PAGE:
Our original idea of positive imitation or emulation – as with Petr Veselý’s early works, which Veselý shares in his video – was eventually expanded to include no less important examples of artists defining themselves vis-à-vis Chatrný’s authority. His daughter Dana Chatrná describes a typical example of this relationship when she speaks of her fear of “turning into my old man” and the attempt to break free from her father’s influence. Nevertheless, in her video she shows the curtain designs from a competition for the Janáček Theatre that she worked on with her father as a six-year-old. This was a period when Chatrný tended towards abstraction, but he nevertheless entered a competition that called for a figurative solution. And so he gave his abstract sketches to his daughter, who added color and tried to find concrete forms within them. Artist, sociologist and teacher Blahoslav Rozbořil, who was one Dalibor Chatrný’s students at the Secondary School of Arts and Crafts, illustrates his relationship to his old teacher through a group photograph with his classmates in the school’s studio – on which, paradoxically, Chatrný is missing. On camera, he and Josef Daněk interpret a painting made in collaboration with Dalibor Chatrný. Although they are a generation younger than Chatrný, in the 1980s they experienced the trio of Dalibor Chatrný, Jiří Valoch and J. H. Kocman, who were something like a “think tank” of the era. Starting in the late 1960s, this trio followed nearly all activities in the area of culture and complemented each other’s viewpoints and abilities. Most young artists in Brno thus saw them as an important audience and as critics capable of engaging in a comparative assessment of their work and placing it within a certain context. This was important especially in view of the isolated nature of contemporary art in Czechoslovakia at the time. Another sign of the times is the secondary role of women in conceptual art. Nevertheless, this trio is joined by Valoch’s partner, the translator, art historian and curator Gerta Pospíšilová (1918–1994, the director of Brno’s House of Arts in 1970–1975), and by Marie Kratochvílová, a professional photographer who documented the actions and works of many Brno artists, among them Dalibor Chatrný. In her video interview, she describes not only their work together, but also her own work, which she says is directly related to her collaborative projects. Desider Tóth’s video contribution is a presentation of the linguistic works he realized in response to our invitation. Among other things, he notices that Dalibor Chatrný’s name and surname, printed one above the other on the catalogue, spell out the place of his birth. Of his contribution, he says that it is not art but something more. He also discusses the Brno conceptualists’ relationship to their counterparts in Bratislava. In his view, the work of Dalibor Chatrný is characterized by a playfulness resembling gallery educational programs, but also by mistakes and by things left unsaid – which differentiate it from such programs. For his part, Vladimír Kokolia speaks of the good fortune that Chatrný had with his work, which he compares to cutting tree trunks lengthwise on a circular saw: If you try too hard, it won’t work. In the article Dalibor Chatrný published in Art+Antiques in March 2015, Kokolia wrote: “This is a personal note. I am selfishly writing about myself, about that part of me that I call Dalibor.” This observation had a fundamental influence on our project’s final contours. In his interview, Kokolia confides that, it there was anyone in Brno with whom he would have liked be in a group, then it surely was Dalibor Chatrný – and this despite the fact their relationship was essentially antithetical. For instance, Kokolia does not identify with Chatrný’s trust in artistic experimentation. In 1992, upon a recommendation from Chatrný, Kokolia took over Chatrný’s position as head of the Studio of Experimental Printmaking at Prague’s Academy of Arts, which is now called the Printmaking Studio II / Vladimír Kokolia School. During his studies, Pavel Korbička was inspired by the two-handed drawings Chatrný executed along the axis of his body. In fact, these works led to Korbička’s long-term artistic collaboration with professional dancers. In his video contribution, Korbička discusses this work and his exhibitions and encounters with Dalibor Chatrný. Musicologist Jiří Zahrádka, who spent much time with Dalibor Chatrný during his final years, describes how he sees art – and often the world around him – through the eyes of Dalibor Chatrný. In his video documentary, he presents his family’s seasonal greeting card, which he produces and distributes every year on the basis of Chatrný’s “recipes,” with no ambition of making art. Jaroslav Šťastný (aka Peter Graham), a student of Alois Piňos, works with music – another area of interdisciplinary overlap in Dalibor Chatrný’s career. We recorded his performance of Peter Graham’s composition DCH. Requiem for Dalibor Chatrný.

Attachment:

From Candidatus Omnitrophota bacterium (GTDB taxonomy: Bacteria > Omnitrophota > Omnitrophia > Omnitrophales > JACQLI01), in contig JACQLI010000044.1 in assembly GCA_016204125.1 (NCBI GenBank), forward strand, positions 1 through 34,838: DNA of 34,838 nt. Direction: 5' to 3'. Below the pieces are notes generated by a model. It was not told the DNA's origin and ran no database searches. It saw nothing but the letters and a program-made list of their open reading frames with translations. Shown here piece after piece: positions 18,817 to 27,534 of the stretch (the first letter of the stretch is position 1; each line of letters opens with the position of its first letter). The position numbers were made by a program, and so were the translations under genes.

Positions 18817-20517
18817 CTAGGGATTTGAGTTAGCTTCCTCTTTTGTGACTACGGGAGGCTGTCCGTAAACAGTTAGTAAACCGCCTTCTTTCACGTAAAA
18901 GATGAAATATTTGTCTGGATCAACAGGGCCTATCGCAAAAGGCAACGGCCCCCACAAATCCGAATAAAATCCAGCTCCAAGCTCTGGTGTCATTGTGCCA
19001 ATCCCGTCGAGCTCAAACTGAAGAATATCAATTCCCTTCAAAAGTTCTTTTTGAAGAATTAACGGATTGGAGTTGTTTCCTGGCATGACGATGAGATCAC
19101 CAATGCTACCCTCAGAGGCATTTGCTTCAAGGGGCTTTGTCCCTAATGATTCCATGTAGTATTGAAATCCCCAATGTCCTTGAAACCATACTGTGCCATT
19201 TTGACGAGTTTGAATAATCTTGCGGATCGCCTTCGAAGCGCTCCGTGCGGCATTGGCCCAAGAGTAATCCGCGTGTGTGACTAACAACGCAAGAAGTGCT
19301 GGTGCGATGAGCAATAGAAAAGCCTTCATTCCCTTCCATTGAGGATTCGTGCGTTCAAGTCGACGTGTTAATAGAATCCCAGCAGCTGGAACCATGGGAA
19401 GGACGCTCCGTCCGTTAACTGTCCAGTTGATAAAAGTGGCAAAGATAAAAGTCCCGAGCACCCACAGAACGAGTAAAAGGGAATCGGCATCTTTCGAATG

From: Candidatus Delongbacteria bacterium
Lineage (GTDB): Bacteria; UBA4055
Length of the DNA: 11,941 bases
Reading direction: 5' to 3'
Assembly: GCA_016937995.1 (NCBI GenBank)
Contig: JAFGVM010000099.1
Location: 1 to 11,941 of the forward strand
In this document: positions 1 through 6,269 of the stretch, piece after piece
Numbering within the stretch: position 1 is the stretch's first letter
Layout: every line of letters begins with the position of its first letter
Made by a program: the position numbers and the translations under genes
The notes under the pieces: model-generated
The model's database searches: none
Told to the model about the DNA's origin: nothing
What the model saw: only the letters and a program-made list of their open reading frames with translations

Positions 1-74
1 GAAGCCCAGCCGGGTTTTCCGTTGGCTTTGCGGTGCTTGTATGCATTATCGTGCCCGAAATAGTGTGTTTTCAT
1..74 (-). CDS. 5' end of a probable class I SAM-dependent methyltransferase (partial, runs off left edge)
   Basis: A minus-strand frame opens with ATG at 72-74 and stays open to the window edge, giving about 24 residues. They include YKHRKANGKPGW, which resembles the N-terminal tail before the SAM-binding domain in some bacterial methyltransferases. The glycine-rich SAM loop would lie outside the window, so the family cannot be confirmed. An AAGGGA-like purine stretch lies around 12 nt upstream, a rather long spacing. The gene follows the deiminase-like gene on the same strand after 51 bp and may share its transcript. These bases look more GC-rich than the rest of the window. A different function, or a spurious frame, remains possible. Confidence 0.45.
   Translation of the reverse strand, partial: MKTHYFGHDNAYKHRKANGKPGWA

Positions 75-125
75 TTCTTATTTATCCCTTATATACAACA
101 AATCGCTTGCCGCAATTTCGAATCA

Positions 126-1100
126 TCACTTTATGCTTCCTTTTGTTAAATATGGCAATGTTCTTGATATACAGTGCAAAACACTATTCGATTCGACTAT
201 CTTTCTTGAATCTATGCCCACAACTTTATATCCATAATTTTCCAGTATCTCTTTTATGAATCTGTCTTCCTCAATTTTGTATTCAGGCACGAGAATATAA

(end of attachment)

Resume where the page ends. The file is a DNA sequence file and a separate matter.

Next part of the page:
The range of possible artistic contributions or reflections on the theme of Dalibor Chatrný may grow further. One inspiration is our project’s possible continuation at Brno’s House of Arts in 2017.
Although we originally envisioned an exhibition about Dalibor Chatrný without the physical presence of his works, in the end we agreed to provide a certain overview (partially because of the gallery’s exhibition concept). The original loose leaf publications that Chatrný presented to his friends and acquaintances in person or sent via mail correspond to our area of interest. Chatrný allegedly called them “cookbooks” – i.e., something that can be followed or innovated upon. They let us see, in a relatively small space, the full breadth of issues that Dalibor Chatrný explored in his work. They also show that he did not require grand formal solutions for his work. And last but not least, they are an interesting medium, one typical for the era in which they were made and for the context in which Chatrný spent most of his active life. During the 1970s and ’80s, Dalibor Chatrný exhibited only sporadically, and so these self-published works also served to present his latest works to a larger circle of people. The publications’ universal format and graphic design were also used by others within Chatrný’s artistic circle. These limited-edition publications were printed at the Secondary School of Arts and Crafts by Chatrný’s brother Ivan, whose own publications are exhibited along with those by other friends (Jiří Valoch, Ladislav Novák). Valoch quite possibly influenced the typography used in these publications. In fact, it was probably Valoch who initiated the use of lowercase instead of capital letters among Brno’s conceptualist artists. Many of the publications are accompanied by his theoretical writing, sometimes also by visual poetry. Since they were intended for personal distribution, their current presentation at a public exhibition is a kind of paradox. In past retrospectives of the work of Dalibor Chatrný, they were more commonly exhibited as supplemental material (in digitized form), but for us they are central to his work and so we have decided to give them as much space as possible. Inspired by these printed works and using the same technology and same graphic design, we put together a new edition (200 copies) that we distributed by mail with the aim of encouraging their recipients to create something by something related to Dalibor Chatrný. The submitted works will be used for our further research.